Wednesday, September 24, 2014

The Words We Choose

   I like words. Tiny words and sesquipedalian words. Hoary words and nascent words. Repurposed words like ratchet (maybe a corruption of ‘wretched’...used pejoratively in the sentence ‘that girl is ratchet’); words that once were in but now aren’t so phat. Portmanteau words (á la Lewis Carol) like ginormous (which surprisingly dates back to 1948).
   But when writing stories I think it is best to keep it simple. The idea is to communicate and every time your reader needs to search he or she is taken out of the story. William Faulkner once said of Ernest Hemingway: “(Hemingway) has never been known to use a word that might send a reader to the dictionary.” And Hemingway replied: “Poor Faulkner. Does he really think big emotions come from big words? He thinks I don’t know the ten-dollar words. I know them all right. But there are older and simpler and better words, and those are the ones I use.”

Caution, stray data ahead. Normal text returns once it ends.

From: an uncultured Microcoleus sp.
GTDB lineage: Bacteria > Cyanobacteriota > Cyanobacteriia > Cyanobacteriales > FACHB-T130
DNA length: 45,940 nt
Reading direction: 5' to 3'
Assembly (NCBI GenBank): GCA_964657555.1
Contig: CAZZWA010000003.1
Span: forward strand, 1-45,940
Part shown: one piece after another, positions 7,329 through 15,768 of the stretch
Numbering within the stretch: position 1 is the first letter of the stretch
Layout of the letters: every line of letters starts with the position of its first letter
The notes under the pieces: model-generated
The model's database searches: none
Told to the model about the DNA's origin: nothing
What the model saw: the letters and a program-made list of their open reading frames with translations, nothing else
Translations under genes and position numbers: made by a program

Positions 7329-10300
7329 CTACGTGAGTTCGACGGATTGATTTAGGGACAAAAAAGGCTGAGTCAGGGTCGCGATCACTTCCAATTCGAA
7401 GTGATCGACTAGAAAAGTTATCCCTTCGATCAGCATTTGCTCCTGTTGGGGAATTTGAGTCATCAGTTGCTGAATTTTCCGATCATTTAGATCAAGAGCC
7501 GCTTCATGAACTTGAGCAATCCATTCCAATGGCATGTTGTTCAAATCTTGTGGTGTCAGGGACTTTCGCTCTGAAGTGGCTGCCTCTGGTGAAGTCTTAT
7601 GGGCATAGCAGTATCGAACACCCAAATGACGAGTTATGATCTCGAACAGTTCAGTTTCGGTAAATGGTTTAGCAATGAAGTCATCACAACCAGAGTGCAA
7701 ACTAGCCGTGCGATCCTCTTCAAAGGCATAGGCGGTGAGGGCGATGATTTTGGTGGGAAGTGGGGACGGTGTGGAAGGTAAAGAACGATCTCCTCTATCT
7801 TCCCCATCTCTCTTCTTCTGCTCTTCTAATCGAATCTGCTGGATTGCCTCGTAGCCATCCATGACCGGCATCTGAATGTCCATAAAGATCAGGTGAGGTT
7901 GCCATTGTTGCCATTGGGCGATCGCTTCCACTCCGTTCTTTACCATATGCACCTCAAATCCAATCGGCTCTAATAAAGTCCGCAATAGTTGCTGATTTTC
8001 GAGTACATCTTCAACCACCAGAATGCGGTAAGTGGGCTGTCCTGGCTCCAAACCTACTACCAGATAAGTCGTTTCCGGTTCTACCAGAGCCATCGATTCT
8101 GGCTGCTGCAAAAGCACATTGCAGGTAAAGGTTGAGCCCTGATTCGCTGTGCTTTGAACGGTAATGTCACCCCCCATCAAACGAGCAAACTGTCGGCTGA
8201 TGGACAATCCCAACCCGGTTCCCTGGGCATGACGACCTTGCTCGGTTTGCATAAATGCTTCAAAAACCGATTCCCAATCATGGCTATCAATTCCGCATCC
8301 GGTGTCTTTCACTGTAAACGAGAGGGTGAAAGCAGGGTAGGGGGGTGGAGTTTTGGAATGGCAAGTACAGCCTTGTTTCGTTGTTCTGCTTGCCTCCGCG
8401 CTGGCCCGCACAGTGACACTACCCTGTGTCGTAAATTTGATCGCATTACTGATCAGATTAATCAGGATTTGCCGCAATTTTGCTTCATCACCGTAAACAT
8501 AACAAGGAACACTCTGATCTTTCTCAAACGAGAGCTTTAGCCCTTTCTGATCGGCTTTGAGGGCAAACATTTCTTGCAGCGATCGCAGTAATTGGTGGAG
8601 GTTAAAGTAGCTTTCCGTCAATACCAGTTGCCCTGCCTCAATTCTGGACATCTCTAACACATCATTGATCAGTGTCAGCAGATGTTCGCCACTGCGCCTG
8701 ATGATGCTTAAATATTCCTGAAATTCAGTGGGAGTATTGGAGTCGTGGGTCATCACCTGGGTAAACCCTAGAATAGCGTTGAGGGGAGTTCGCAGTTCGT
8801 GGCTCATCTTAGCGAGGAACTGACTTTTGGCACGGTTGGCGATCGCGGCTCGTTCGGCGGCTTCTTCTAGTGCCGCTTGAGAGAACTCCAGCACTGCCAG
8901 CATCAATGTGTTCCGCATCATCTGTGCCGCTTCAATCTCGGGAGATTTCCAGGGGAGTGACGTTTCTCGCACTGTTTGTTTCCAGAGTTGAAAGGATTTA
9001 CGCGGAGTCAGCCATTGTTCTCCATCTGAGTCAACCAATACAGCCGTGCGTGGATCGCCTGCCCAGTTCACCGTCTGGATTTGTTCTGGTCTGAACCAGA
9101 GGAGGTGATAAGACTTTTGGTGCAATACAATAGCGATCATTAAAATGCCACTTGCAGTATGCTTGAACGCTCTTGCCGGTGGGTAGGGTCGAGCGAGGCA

As Hemingway suggests, knowing the ‘ten-dollar words’ is something you would expect of a writer...after all, a writer reads a lot more than he or she writes, and a product of reading is a good vocabulary. But when it comes to word choice in your writing it’s not the time to be showing off your vocabulary prowess.
   I personally don’t think that less common words should be avoided altogether. There will be times when a particular word is the perfect fit and worth making a reader go to the dictionary. Even Hemingway made me pick up the dictionary at least a time or two.
   My biggest problem with those uncommon words is pronunciation. I’m a reader and when I look up words I am more interested in the definition than the phonetics. Unfortunately, I often make a fool of myself by mispronouncing a word.
   I think it might help to make poems in which a rhyme of the word I need to learn to pronounce is used. For example:

   He looked around as he pulled apart the brioche,
   and wondered if to spread jelly would be gauche.

   I had to cheat and use for that one (there isn’t a whole lot that rhymes with 'gauche' it turns out).
   Here is another:

   Abandoned with these manacles on me--
      My emotions flowed from
   Anger to fear to desperation and finally ennui.

   Feel free to share rhymes of your favorite uncommon words.
   If you are interested a fun look at English words and the language in general, I recommend Bill Bryson’s The Mother Tongue (English and how it got that way). After you read that you might want to follow it up with Bryson’s Made in America: An Informal History of the English Language in the United States.